A satellite solar panel designed by Northrop Grumman to harvest energy in space to be beamed back to Earth performed successfully in lab tests, clearing the way for the technology to be launched to orbit in a military experiment planned for 2025. The demonstration at a Northrop Grumman facility in Maryland was in support of an experiment funded by the Air Force Research Laboratory to collect solar power in outer space for use on Earth.
Robins Air Force Base, Ga., is getting ready to say goodbye to the JSTARS and welcome new high-tech units in 2022. The Air Force authorized Air Combat Command and the Georgia Air National Guard to start divesting the E-8 JSTARS fleet beginning with four aircraft in fiscal year 2022.
With a second-stage award to Raytheon Intelligence & Space for prototype demonstration, the Space Force is one step closer to finally being able to replace its few remaining Defense Meteorological Satellite Program weather satellites. The Other Transaction Authority award to RI&S, worth $67 million, is the second recently granted by Space Systems Command to advance the Electro-Optical Infrared Weather System program, which would partially replace the capability provided by the dying DMSPs.
Top Pentagon leaders, military brass, and defense CEOs flocked to California for the annual Reagan National Defense Forum in December. The Davos-style event convening the power brokers of the defense world has increasingly become a venue for meetings with Silicon Valley-based tech founders and venture capitalists eager to break into government markets. This year, an air of foreboding was served alongside the free drinks and hors d’oeuvres.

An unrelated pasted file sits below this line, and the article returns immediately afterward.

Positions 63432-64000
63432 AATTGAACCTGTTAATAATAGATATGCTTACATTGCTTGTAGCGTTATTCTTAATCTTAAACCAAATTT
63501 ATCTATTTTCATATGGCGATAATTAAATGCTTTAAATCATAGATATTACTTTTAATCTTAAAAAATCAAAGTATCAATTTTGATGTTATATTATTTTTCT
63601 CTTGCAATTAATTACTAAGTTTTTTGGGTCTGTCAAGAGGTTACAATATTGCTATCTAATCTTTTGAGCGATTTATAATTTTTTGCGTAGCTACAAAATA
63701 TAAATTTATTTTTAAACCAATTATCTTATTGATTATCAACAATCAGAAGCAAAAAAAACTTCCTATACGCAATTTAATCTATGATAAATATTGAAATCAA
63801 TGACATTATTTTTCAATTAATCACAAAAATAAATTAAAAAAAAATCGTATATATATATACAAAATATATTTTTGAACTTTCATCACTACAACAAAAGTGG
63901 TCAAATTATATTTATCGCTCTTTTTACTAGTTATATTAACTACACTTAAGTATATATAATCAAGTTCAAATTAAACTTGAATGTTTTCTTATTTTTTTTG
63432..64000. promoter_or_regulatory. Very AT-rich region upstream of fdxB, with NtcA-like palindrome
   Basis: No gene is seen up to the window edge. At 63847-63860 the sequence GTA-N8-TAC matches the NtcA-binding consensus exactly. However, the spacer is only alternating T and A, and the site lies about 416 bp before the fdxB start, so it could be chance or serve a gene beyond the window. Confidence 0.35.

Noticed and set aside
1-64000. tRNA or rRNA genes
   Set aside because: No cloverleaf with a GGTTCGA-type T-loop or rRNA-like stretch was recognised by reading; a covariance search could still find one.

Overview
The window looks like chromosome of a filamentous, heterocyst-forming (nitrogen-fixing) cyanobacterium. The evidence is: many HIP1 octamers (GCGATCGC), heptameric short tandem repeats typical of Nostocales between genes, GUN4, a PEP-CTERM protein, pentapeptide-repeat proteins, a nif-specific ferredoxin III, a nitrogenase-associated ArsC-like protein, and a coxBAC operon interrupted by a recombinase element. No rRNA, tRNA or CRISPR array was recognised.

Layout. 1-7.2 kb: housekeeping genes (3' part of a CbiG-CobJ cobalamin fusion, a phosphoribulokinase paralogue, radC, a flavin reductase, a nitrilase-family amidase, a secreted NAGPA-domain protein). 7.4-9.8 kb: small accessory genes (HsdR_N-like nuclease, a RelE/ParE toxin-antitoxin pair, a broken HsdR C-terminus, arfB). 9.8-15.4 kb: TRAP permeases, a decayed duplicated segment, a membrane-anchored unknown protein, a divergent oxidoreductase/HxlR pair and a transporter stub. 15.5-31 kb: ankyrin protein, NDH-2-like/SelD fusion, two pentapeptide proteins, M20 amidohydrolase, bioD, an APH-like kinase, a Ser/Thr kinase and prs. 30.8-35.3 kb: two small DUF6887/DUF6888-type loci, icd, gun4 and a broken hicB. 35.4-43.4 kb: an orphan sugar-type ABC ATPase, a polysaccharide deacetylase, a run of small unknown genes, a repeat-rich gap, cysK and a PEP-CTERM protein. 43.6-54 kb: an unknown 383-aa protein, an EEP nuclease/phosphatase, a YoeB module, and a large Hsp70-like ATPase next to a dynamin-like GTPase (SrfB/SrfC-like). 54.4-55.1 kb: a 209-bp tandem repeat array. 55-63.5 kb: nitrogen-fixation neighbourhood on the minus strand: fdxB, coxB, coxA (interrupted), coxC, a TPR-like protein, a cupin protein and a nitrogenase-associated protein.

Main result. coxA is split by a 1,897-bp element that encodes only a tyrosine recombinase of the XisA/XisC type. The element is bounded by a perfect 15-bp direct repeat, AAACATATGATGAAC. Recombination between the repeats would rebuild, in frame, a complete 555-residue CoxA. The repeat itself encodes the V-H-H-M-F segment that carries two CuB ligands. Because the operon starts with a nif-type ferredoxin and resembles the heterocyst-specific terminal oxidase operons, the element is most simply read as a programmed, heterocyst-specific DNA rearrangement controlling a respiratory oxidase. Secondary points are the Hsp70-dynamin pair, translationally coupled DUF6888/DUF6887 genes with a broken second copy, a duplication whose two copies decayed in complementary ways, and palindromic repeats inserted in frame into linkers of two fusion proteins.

The Air Force is continuing to modernize its future fighter force, and part of that evolution includes the sunset of the F-15C Eagle division of the United States Air Force Weapons School Weapons Instructor Course. The single-seat F-15C entered the Air Force inventory in 1979, and weapons officers have been trained on the aircraft’s tactics at the Weapons School at Nellis Air Force Base, Nev., since 1978.
Recent Russian and Chinese missile launches raised the stakes in space. Find out the latest news on sensing, tracking, and defending against enemy missile strikes.
A relatively small company is getting a $32 million contract to develop sensors to help protect U.S. and allied satellites from Russian and Chinese spacecraft. The award appears to exemplify the kind of transaction the Pentagon wants more of: affordable, innovative technology from companies, regardless of size. Under the Space Force contract, Arizona-based Geost will finish building a prototype sensor that will monitor objects in geosynchronous orbit. The sensors will be attached to U.S. and possibly allied satellites.
The prototype satellites that will help the U.S. Missile Defense Agency track hypersonic threats have passed a critical design review, meaning the contractors can move forward with manufacturing. The Missile Defense Agency selected L3Harris Technologies and Northrop Grumman in January to design, build, and demonstrate prototype satellites for its Hypersonic and Ballistic Tracking Space Sensor. L3Harris was awarded $122 million, while Northrop Grumman was awarded $155 million.
Hacks, leaked documents, and information operations orchestrated through social media were the pinnacle of information warfare in the last couple of years. But military leaders are eyeing another sphere: weather. In response, some branches have brought weather units and related data into the information warfare fold.
For all you procrastinators who have waited until the 11th hour to do your shopping, don’t fear. Legendary writer Robert Greene, author of "33 Strategies of War," has you covered. Follow his fool-proof shopping guide to attack your gift-giving, guerilla-style.